Do you mix your marijuana with tobacco? Why?

    ReplyDelete
  31. From the conclusion of the article:

    "The analysis of autosomal data suggests bidirectional gene flow across the Bay of Bengal restricted to Austroasiatic-speaking and Tibeto-Burman–speaking populations. The presence of a significant (approximately one-quarter) southeast Asian genetic component among Indian Munda speakers is consistent with this model, implying their recent dispersal from southeast Asia followed by extensive admixture with local Indian populations".

    I remember you arguing with me that Austro-Asiatic was not the product of a movement east from SE Asia. And do you still maintain that there was complete separation between East/SE Asian M haplogroups and South Asian versions with no M haplogroups between the two? More from the conclusion:

    "The strongest signal of southeast Asian genetic ancestry among Indian Austroasiatic speakers is maintained in their Y chromosomes, with approximately two-thirds falling into haplogroup O2a".

    Again you were very sure not so long ago that Y-hap O2 was not associated with Austro-Asiatic-speaking people in India. And certainly did not come from anywhere in SE Asia. Yet the article claims:

    "Geographic patterns of genetic diversity of this haplogroup are consistent with its origin in southeast Asia approximately 20 KYA, followed by more recent dispersal(s) to India".

    "Most importantly it comes up clear that Indian Austroasiatics are, in spite of often obvious East Asian male-mediated ancestry, mostly South Asian by overall ancestry"

    It's actually more complicated than that. From the conclusion:

    "Comparison of mtDNA and Y chromosome data reveals that the 'import of local genes,' at least in case of the Munda speakers of India, has likely been biased toward the female sex, resulting in a situation where the southeast Asian ancestry signal in the mtDNA lineages of Indian Munda speakers has been entirely lost".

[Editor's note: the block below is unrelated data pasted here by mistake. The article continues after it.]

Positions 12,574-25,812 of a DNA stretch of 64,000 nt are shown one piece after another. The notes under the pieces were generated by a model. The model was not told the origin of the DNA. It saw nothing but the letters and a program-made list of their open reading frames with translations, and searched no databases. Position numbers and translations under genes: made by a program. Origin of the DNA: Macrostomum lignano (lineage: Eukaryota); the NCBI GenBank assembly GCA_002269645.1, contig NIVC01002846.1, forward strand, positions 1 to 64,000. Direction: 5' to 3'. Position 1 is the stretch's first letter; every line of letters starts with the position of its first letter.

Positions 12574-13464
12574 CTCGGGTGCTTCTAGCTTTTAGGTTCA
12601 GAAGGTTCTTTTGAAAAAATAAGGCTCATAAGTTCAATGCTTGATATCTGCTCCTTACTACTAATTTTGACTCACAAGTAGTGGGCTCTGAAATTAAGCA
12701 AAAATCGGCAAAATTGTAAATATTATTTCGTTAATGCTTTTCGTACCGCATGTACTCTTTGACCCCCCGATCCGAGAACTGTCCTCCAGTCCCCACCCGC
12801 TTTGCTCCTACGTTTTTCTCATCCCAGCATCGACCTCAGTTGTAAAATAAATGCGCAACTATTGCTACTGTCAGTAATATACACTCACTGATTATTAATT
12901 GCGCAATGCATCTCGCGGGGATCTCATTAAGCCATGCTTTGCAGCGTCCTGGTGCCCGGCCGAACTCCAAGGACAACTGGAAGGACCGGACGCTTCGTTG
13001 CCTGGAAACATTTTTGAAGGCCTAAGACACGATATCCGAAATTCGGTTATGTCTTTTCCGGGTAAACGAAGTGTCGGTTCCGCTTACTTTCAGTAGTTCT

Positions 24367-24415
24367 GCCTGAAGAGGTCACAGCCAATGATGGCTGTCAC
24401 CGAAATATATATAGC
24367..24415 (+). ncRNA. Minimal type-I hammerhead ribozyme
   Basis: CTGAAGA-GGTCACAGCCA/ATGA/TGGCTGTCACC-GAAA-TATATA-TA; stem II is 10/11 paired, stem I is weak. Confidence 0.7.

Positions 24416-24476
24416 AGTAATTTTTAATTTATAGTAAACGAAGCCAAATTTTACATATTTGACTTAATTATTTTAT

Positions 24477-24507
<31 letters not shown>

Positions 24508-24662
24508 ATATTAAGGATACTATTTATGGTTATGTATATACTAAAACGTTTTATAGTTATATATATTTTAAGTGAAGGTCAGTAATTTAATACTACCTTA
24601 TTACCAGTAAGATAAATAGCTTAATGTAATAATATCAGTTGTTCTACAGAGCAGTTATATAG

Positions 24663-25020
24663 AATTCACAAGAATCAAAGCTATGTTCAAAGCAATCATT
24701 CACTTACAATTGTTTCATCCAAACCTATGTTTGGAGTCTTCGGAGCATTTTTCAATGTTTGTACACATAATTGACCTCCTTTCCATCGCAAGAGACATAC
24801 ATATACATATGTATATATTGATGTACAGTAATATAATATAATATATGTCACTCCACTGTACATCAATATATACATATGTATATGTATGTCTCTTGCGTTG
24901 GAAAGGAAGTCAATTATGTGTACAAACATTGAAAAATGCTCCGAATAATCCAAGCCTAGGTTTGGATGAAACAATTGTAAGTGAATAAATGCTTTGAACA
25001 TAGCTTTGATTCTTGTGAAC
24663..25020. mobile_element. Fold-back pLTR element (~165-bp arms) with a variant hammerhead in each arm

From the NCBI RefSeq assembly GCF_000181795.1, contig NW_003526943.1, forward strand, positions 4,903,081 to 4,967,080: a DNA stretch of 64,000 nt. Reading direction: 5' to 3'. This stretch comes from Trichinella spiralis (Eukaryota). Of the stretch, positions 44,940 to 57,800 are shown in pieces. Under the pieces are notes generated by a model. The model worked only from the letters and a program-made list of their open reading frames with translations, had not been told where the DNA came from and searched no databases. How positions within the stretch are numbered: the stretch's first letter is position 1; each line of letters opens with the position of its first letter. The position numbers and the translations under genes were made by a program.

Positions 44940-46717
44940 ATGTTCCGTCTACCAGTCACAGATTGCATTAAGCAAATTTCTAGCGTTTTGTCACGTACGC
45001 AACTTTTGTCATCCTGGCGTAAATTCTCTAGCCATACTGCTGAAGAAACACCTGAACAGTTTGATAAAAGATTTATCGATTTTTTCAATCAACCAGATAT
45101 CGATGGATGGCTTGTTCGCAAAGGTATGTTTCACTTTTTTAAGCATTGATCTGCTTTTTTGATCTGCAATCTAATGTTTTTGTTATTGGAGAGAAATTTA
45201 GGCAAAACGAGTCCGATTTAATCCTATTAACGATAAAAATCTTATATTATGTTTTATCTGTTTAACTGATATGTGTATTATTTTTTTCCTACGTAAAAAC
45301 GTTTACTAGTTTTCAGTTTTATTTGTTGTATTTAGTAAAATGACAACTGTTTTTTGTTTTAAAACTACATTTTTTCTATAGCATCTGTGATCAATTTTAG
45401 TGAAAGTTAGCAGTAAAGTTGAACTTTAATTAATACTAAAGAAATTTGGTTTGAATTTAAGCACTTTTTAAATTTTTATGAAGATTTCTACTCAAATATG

"Indian Tibeto-Burman peoples cluster with East Asian ones but not Austroasiatic Indians"

    Presumably because they each entered India from a different region.

    "In sharp contrast, among the geographically proximate Khasi-Aslian–speaking Khasi population, approximately one-third of the mtDNA lineages have southeast Asian ancestry"

    Well at least you're now aware of the fact that there are such people as 'Khasi'. And they're from exactly where I said they were from, the borderland.

    ReplyDelete
  32. Razib made a comment at his blog that South Asian M is basal to East Asian M. He made a reference to Stephen Oppenheimer's 'The Real Eve'. I don't have the book. However, I haven't come across any studies in this regard. I suppose if South Asian M is basal to East Asian M, then that settles the issue.

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  33. Not marihuana, hashish. Traditionally here marihuana was relatively hard to find because Moroccans (and other more mythical sources like Lebanon or Afghanistan) produced hashish instead. Hashish is the pressed resine of the plants' flowers and is usually smoked mixed with something else, usually tobacco.

    However quality hash may be smoked directly but with some art on the part of the user and some special pipes. Your usual "macaco" street mix is seldom good enough for that and anyhow it's simpler to mix with a cigarette in your usual joint.

    ReplyDelete